Roller Hockey is a skillful sport encouraging balance, speed, control, hand-eye coordination, stamina and discipline.
Roller hockey is played in an area known as a "rink", usually 40 to 58 metres long and 20 to 30 metres wide. The game is played in two periods of equal length; 20 minutes for each period. An In-House game is played in two periods of 12 minutes (14 minutes for Intermediate and Senior Division) for each period.
The sport involves four basic skills: skating, passing, stickhandling and shooting. These skills can be learned at any age, and the good hockey player continually works to improve and refine his or her skills. Physical size is not an important factor in becoming a skilled and successful hockey player.
Every player has an opportunity to be a part of the action given the speed of the game, the number of players on a team and the size of the surface upon which the game is played.
Skating is the skill that makes hockey unique and it is something that players at all levels of the sport continually strive to improve. Without adequate skating ability, players are less able to perform the other essential skills of the sport.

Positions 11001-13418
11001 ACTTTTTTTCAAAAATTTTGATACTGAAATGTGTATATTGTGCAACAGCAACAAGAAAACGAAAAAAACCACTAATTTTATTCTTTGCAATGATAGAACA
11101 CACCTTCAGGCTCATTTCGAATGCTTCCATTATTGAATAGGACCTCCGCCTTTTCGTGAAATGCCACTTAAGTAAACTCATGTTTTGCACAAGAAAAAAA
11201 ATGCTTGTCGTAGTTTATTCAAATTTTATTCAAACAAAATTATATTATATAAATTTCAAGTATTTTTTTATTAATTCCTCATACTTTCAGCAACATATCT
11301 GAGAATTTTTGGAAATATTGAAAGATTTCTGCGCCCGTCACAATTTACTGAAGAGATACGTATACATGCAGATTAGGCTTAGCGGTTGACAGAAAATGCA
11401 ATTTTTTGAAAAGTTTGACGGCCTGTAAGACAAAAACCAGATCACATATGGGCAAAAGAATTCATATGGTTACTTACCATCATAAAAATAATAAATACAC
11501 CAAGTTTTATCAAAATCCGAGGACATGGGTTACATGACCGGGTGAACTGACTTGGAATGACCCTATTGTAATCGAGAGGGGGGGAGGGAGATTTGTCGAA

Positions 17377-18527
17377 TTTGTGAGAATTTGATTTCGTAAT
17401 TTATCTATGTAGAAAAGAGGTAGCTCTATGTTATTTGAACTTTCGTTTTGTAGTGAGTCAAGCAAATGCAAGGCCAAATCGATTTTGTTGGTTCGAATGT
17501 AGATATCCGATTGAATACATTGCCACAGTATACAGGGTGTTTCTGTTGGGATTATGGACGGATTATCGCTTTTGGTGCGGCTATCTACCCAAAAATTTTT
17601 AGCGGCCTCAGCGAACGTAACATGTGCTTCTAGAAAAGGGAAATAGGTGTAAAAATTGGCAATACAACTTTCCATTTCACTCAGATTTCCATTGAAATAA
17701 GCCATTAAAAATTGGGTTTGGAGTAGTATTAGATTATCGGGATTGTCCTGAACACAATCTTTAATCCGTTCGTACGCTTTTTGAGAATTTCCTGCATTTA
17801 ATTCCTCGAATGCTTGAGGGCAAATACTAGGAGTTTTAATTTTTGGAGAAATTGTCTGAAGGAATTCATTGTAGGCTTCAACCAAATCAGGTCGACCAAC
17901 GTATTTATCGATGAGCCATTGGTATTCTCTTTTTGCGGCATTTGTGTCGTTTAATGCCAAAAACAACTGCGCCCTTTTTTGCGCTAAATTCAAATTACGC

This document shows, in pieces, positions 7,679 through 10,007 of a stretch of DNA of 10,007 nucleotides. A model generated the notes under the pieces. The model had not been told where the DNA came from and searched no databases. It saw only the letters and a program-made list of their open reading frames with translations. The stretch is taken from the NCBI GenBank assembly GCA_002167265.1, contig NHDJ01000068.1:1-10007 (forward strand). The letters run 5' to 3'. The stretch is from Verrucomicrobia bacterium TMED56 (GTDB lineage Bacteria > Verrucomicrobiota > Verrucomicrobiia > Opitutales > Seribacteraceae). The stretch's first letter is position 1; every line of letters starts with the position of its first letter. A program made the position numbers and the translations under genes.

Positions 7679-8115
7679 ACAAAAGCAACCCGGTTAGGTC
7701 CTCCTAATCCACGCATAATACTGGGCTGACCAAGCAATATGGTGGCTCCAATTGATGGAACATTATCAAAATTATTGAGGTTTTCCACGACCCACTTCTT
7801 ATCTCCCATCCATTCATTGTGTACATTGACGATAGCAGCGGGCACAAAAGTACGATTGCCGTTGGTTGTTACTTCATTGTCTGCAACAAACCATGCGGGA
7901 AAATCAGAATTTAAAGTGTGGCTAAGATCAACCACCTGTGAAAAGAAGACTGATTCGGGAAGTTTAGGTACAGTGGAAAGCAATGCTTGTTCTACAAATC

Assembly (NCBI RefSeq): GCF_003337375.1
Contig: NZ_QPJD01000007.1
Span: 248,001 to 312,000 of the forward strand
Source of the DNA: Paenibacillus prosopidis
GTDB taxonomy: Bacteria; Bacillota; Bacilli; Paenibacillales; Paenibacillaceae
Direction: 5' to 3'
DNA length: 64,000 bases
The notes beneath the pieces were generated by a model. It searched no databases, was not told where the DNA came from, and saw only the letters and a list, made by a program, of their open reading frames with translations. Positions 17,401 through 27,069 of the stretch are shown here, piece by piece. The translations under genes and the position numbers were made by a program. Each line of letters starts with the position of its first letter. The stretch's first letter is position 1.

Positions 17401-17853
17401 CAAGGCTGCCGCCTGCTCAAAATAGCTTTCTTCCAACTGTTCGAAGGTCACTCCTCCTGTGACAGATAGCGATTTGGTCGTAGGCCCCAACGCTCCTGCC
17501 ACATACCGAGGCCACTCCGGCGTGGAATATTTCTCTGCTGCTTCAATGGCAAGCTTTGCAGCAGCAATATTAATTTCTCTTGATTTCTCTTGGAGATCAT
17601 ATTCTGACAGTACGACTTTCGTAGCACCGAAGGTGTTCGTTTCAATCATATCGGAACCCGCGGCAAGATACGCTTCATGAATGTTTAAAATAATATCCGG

Stickhandling is perhaps the most difficult of the basic skills to master. It allows a skilled player to maneuver around opponents and create better offensive opportunities.
Passing is what makes hockey a true team sport and helps make the game fun. Passing gets everyone on the rink involved in the action and turns scoring into a team effort. Helping teammates experience success is what the game is all about, and passing allows the thrill of scoring to be shared.
Shooting is the end result of an offensive team play and is the action that produces a goal. Many players spend most of their time practicing shooting because they believe scoring is the most fun. Players should, however, place an equal emphasis on the other basic skills of hockey, given the fact most players generally take fewer than six shots in an entire game.